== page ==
The Good: Moments of chemistry and dialogue
The Bad: Predictable, Juvenile humor, Mediocre acting, Bland directing, No real character development.
The Basics: A disappointing violent comedy, Cop Out falls flat, especially for a film Kevin Smith is involved with.
There are very few directors whose works I actually get excited about going out to see. Come to think of it, I've missed the last three Terry Gilliam films while they were in theaters as well as P.T. Anderson's last work (which, fortunately, will not be his last!). In fact, since I became a fan of Kevin Smith’s works, I think his cinematic outings are the only ones I've managed to hit consistently in the theaters, including Zack And Miri Make A Porno. So, despite the fact that Cop Out was directed, but not written by, Kevin Smith, I still was thrilled to be able to get into an advanced screening of the movie. Unfortunately for Kevin Smith fans, this is not his best work and not even a passably good effort. Ironically, part of this is because the film is very muted in its cinematic presentation for an action-comedy. This is ironic because the “look” of the film does not carry the energy of most action or comedy films, yet Smith is still using David Klein, his long-time Director Of Photography. I write “ironically” also because Cop Out actually has a budget, which means Smith wasn't scraping quarters out of the couch to pay for every shot.
Unfortunately, Cop Out reminds those who have not seen Rush Hour of the previews of Rush Hour as a mismatch cop comedy that seems to hinge on an “Odd Couple” type relationship. Kevin Smith excels at comedies about just such characters, but that is often because they develop, they have endearing qualities, they grow - or, through their stagnation, the audience becomes sympathetic or empathetic to their condition. This, however, is not the case with Cop Out. Instead, this seems like just another Hollywood comedy, the type Smith has been known to satirize in many of his other works.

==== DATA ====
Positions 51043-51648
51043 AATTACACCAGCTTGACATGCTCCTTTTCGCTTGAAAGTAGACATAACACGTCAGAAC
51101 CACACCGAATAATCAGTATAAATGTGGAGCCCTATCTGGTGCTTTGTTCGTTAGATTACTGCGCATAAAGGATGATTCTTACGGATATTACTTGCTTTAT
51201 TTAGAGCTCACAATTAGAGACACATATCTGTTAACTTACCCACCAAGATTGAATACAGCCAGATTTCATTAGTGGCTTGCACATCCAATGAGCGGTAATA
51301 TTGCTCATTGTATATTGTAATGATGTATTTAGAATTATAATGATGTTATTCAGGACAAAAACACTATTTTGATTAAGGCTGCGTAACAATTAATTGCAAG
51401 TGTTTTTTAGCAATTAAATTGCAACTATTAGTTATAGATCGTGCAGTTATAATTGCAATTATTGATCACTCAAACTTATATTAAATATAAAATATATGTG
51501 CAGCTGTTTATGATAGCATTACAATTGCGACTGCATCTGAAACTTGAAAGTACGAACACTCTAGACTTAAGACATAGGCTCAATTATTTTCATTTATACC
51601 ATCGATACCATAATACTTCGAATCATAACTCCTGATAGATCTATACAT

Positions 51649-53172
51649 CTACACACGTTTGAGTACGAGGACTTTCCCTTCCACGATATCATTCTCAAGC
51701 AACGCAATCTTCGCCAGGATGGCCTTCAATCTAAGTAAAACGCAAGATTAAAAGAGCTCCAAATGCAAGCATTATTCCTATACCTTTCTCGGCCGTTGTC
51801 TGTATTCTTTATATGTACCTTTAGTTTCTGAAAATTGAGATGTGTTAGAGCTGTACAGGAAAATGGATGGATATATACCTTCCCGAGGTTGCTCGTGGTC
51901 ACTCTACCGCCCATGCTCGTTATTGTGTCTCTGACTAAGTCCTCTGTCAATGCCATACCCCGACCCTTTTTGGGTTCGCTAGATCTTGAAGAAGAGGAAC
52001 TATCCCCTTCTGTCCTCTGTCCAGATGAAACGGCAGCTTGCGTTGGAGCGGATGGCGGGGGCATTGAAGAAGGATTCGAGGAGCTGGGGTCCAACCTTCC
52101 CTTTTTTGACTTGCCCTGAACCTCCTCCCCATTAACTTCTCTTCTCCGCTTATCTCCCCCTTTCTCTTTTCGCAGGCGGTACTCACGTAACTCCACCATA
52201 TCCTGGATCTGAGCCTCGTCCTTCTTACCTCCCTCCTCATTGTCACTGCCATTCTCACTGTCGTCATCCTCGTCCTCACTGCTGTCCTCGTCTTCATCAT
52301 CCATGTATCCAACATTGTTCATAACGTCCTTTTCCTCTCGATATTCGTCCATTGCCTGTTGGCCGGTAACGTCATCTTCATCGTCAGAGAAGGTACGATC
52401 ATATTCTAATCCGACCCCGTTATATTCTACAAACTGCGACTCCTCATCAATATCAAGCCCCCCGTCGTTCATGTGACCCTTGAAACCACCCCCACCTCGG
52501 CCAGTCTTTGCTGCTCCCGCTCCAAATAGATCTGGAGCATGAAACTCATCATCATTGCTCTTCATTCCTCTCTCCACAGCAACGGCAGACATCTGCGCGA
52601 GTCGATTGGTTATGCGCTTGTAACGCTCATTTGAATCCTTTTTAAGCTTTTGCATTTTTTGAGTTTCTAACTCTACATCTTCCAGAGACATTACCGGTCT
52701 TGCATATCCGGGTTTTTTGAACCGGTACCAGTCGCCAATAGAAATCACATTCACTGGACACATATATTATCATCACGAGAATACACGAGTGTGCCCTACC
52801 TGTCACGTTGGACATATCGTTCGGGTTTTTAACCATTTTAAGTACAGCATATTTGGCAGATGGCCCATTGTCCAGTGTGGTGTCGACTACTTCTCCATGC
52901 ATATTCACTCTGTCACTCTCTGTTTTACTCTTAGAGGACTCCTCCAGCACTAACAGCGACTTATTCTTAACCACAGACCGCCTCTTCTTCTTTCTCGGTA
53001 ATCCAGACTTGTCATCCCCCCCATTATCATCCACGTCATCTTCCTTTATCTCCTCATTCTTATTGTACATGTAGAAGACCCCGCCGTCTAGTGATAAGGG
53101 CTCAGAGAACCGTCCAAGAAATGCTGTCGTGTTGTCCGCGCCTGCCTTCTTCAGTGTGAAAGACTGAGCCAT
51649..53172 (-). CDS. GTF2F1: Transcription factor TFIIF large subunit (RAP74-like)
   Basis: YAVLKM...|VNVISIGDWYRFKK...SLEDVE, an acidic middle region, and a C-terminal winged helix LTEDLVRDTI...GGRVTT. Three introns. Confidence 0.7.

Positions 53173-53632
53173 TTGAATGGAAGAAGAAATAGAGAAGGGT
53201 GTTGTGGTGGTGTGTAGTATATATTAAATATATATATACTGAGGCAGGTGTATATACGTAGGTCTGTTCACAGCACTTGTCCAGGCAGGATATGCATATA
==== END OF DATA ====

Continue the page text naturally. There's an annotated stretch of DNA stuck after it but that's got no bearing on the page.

Jimmy Monroe loathes his ex-wife's new husband, Roy, who is rich and has no problem throwing that in the cop's face. So, when Jimmy's daughter, Ava, announces her engagement, Jimmy sees the chance to upstage Roy and pay for the wedding, by selling off an extremely rare baseball card he has. But, before he can sell the card, it is stolen from him and he, reluctantly, has to get help in getting it back. That help takes the form of Paul, his wisecracking partner who lacks a sense of professionalism that Jimmy tries to bring to the job.
In hunting down the baseball card, Jimmy and Paul rescue Gabriela from the Mexican mob and find themselves in the crosshairs of various trigger-happy mobsters.
First off, people after the screening I attended seemed to be impressed that Bruce Willis was funny and he was, in a dry way (costar Tracy Morgan goes for more of the laughs with physical humor and over-the-top antics, while Willis plays off that as a frequent straightman). The thing is, anyone who has seen Moonlighting or the sixth season of Friends (reviewed here!) when Willis had a recurring guest star role know that Willis has the capacity to be funny. Laugh-out-loud funny. And, in Cop Out, he is. He has some of the better lines and his more subtle delivery works well for him and for the film.